If you give it a couple of days in the alcohol, it should eventually stay submerged as the alcohol draws components from the plant material. You could tightly seal the jar and just keep inverting it every few hours.
If you are still concerned that your tincture is not strong enough because you used more alcohol than for a standard ratio, you can do a double or triple tincture by infusing a second (or third) batch of flowers into the same alcohol as used for the first tincturing. This is a common practice.
Calendula should be done in a fairly high a proof alcohol. At least 60% - 80% alcohol by volume.
I am learning so much. My daughter and I are beginning our herbal journey. She just made a cut and scrapes salve. Thank you for sharing your depth of knowledge.
I have found that it simplifies tincture usage if you try to keep the ratio consistent tincture to tincture. 1:5 is my favorite ratio. Question for @csinclair461 -- if you use the same alcohol to strengthen the tincture, how do you know what the ratio turns out to be?
@KimWilson Welcome to TGN's forum! I think the question you have, should be directed to me instead of @csinclair461.
It is always best if you can use a standard tincture formula. But for some herbs it just doesn't work out that way. If you are doing a second or third tincturing of material in the same alcohol, just keep track of the proportions and do the math. If you need twice the amount of alcohol just to cover the material (so now you have a .5:5 or 1:10 ratio), then do the same amount of material in the next tincturing in the same alcohol and that should give you a 1:5 ratio. You can do this to get a double strength tincture as well as @seeker.nancy has suggested.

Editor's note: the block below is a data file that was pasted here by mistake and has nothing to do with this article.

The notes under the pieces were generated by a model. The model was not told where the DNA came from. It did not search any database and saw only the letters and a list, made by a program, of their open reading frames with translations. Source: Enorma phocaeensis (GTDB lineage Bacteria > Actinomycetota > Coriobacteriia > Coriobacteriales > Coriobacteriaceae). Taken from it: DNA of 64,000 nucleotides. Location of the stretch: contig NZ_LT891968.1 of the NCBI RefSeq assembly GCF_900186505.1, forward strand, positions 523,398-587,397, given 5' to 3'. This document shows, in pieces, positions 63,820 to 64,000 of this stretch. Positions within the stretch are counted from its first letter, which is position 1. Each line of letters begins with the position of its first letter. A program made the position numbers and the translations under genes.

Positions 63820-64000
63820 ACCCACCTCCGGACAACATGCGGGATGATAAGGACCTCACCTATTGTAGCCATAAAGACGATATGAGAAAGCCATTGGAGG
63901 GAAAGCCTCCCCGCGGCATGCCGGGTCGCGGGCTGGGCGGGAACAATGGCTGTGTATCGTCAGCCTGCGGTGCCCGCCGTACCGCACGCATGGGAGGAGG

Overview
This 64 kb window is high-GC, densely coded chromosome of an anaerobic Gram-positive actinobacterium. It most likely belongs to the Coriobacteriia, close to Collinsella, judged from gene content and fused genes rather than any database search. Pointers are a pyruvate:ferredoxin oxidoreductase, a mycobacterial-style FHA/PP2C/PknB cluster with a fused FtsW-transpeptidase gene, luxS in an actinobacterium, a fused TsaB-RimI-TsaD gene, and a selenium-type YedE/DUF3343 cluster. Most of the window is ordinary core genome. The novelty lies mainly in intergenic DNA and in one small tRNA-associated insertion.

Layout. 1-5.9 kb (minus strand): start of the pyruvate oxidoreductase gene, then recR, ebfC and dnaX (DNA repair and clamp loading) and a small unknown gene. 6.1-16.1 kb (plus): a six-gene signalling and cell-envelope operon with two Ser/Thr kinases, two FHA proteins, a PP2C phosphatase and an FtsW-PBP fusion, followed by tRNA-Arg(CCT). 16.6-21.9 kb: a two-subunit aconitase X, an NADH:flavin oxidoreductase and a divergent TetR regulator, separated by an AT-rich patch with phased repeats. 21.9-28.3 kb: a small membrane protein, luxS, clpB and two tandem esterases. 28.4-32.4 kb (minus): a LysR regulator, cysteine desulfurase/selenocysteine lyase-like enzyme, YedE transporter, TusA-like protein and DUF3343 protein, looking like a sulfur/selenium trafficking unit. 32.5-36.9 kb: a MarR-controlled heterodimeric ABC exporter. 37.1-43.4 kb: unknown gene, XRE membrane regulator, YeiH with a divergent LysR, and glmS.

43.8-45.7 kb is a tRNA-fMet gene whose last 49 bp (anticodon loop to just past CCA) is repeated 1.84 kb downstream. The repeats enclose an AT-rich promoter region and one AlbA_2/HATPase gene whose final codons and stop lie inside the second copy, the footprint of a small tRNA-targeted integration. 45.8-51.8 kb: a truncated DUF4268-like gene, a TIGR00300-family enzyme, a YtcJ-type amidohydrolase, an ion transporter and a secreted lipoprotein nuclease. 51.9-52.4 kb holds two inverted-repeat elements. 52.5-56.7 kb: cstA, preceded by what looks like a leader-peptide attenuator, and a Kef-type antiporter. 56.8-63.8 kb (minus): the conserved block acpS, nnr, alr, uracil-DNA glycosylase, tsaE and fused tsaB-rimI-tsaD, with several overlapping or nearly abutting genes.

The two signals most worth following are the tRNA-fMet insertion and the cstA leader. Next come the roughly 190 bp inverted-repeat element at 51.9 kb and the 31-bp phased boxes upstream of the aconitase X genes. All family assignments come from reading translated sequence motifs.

You should start your own pharmacopeia. There are some plant materials that do better in a ratio other than 1:5. Some teachers recommend different ratios so I keep track of all possibilities from different sources and then choose the one that I think is best for my purpose. For example, 7Song recommends a ratio of 1:8 in 50% alcohol by volume while the Herbarium recommends a 1:4 ratio in 60% alcohol by volume. As you can see, there are different strength alcohols used as well. Some materials such as resinous plants (or actual resins like myrrh) or hard roots, need a very high alcohol percentage so many herbalists will use Everclear (95% ABV) or the highest alcohol available. But we use what we have. In some states and provinces as well as other countries the highest alcohol available might only be 40% ABV (80 proof).
The ratio for fresh material is usually 1:2 but again that can sometimes be difficult to accomplish. And some plants are better done in a different ratio. For example the Herbarium recommends fresh Calendula to be done at a 1:3 ratio in 90% ABV.
Hope that answers your question.
thank you for the wonderful answers! I did use 80 proof (40%) rum (before asking). I have 100 proof vodka, but wanted to try out the rum. I didn't see a stronger rum at the liquor store. I may have to start shopping online. or ask at the counter. I like the idea of reusing the alcohol with new plant material for a stronger tincture. I appreciate the input.
Love all the things you can learn and do with herbal medicine-got to move forward on these. Thank you all.